30 January 2008

Much extreme caution

Fifty mile an hour winds combined with fairly heavy snow and rapidly dropping temperatures made my journey to work today distinctly hairy. As I drove along the north shore of Lake Ontario I could hardly see at all, with all the snow blowing off the lake and over the road. The weather warnings issued by Environment Canada advised that "motorists and the public in general should exercise much extreme caution". I was completely shattered from all that exercising by the time I got home.

Oh, and we've lost another twelve or so shingles from the roof, too, so it was not a good day at the homestead either. A fascia board has gone (and we can't see it anywhere) and some soffits have come off as well, this time. The snow inconveniently melted off the roof yesterday, exposing it just in time for the winds to wreak their worst today. The roofers will come back at the weekend, but as it is due to snow again on Friday, I'm not sure how much they'll be able to do.

The roofing guy thinks that the roof needs a period of hot weather to weld the shingles onto each other (there's a layer of glue on the underside of each shingle) and make it more solid (the top half is nailed to the roof). Such weather seems like a long way off at the moment and we don't want too many more days like today where we watch helplessly as chunks of roof fly past the windows. Perhaps we should have waited and got the roof replaced in the spring.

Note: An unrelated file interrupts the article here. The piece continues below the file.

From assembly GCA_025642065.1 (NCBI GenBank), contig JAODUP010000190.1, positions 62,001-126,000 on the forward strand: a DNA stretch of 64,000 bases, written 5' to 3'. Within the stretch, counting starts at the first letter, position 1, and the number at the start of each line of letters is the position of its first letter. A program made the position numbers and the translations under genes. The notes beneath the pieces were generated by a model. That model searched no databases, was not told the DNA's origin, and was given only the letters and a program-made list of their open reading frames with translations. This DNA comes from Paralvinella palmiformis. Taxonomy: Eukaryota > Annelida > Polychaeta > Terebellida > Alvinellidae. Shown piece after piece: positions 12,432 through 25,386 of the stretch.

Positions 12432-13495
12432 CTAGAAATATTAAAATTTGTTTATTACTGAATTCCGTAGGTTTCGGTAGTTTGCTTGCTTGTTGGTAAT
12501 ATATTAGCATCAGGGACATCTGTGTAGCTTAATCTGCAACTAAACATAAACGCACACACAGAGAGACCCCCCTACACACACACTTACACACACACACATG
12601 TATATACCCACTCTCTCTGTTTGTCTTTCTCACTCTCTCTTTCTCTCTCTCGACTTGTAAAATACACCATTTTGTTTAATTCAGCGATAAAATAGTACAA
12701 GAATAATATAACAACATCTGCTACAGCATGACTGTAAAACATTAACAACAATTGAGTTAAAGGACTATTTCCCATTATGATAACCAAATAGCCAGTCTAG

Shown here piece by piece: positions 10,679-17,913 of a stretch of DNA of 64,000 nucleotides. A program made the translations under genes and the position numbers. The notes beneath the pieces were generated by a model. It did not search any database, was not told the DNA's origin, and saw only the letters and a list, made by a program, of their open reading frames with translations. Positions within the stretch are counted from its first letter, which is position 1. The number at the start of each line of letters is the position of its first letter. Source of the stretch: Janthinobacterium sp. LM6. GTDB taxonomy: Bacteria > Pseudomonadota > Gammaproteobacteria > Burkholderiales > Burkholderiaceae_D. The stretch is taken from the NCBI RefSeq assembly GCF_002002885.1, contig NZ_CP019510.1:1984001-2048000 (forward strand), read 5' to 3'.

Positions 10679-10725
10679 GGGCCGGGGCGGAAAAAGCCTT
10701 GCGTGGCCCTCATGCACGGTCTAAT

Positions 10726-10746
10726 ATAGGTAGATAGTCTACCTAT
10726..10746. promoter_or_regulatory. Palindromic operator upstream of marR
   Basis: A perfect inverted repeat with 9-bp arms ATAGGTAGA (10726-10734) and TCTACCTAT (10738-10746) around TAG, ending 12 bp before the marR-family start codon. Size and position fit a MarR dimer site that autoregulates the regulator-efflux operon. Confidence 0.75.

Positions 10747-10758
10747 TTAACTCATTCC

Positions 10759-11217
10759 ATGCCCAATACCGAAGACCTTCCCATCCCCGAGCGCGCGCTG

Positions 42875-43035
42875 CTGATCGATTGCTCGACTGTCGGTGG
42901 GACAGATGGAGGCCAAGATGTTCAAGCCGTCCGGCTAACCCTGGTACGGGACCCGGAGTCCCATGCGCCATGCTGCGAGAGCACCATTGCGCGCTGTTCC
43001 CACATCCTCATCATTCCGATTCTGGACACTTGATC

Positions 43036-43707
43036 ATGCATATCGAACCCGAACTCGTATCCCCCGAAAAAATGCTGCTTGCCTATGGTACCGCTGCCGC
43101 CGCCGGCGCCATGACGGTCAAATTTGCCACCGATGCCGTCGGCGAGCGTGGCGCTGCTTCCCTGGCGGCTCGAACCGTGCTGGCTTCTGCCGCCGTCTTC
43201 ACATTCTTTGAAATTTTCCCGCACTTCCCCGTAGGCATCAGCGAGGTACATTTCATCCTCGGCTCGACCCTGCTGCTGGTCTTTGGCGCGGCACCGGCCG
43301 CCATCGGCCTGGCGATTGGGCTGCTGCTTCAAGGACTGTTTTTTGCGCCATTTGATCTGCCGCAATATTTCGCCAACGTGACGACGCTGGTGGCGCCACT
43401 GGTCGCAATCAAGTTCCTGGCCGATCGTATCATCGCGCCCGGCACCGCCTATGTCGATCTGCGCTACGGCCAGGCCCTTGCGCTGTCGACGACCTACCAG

Vesey's seedsLooking on the positive side, my first order of seeds arrived yesterday, bringing with them at least the promise of better weather in the months to come.

28 January 2008

Staff of life

BreadIt's taken a month or so of experimentation, but I think I've finally worked out the best way of making bread. I left my old breadmaking machine in the UK, as it wouldn't have worked on the voltage here. After a bit of research I decided that I'd invest in a Bosch Universal Plus machine. It isn't a breadmaker as such - just a powerful motor that you can plug various attachments into. Its main appeal for me was the quantity of dough it could handle (up to 15 pounds). I rarely used the breadmaker I had before to actually cook the bread, just to knead the dough (I was always irritated with the hole left in the loaf if it was cooked in the machine and kneading the dough by hand literally irritates my wrists). The Bosch kneads the dough in ten minutes, which is a lot faster than my old machine.

I've worked out that 3kg (7lb) of bread flour (half wholewheat, half white) will make three satisfyingly large loaves. I've adapted a recipe I found at the Milk and Honey Farm site (I use sugar rather than honey and don't bother with the Vitamin C or whey powder). I freeze the spare loaves and this quantity keeps us going for a week or so. The shop-bought wholemeal loaves here seem a lot sweeter to me than the UK equivalents, so it's nice to be able to make something that tastes the way I think it should. Child #1 even eats the crusts of my bread, which is quite an achievement. I haven't worked out yet how much each loaf costs to make (or how many hundreds I need to make in order to make the Bosch pay for itself!).

Brer Fox

Red foxThis is the first fox we've seen. It strolled around the garden and barnyard for about five minutes this morning. Something to bear in mind when I eventually get some chickens...

27 January 2008

Digital preservation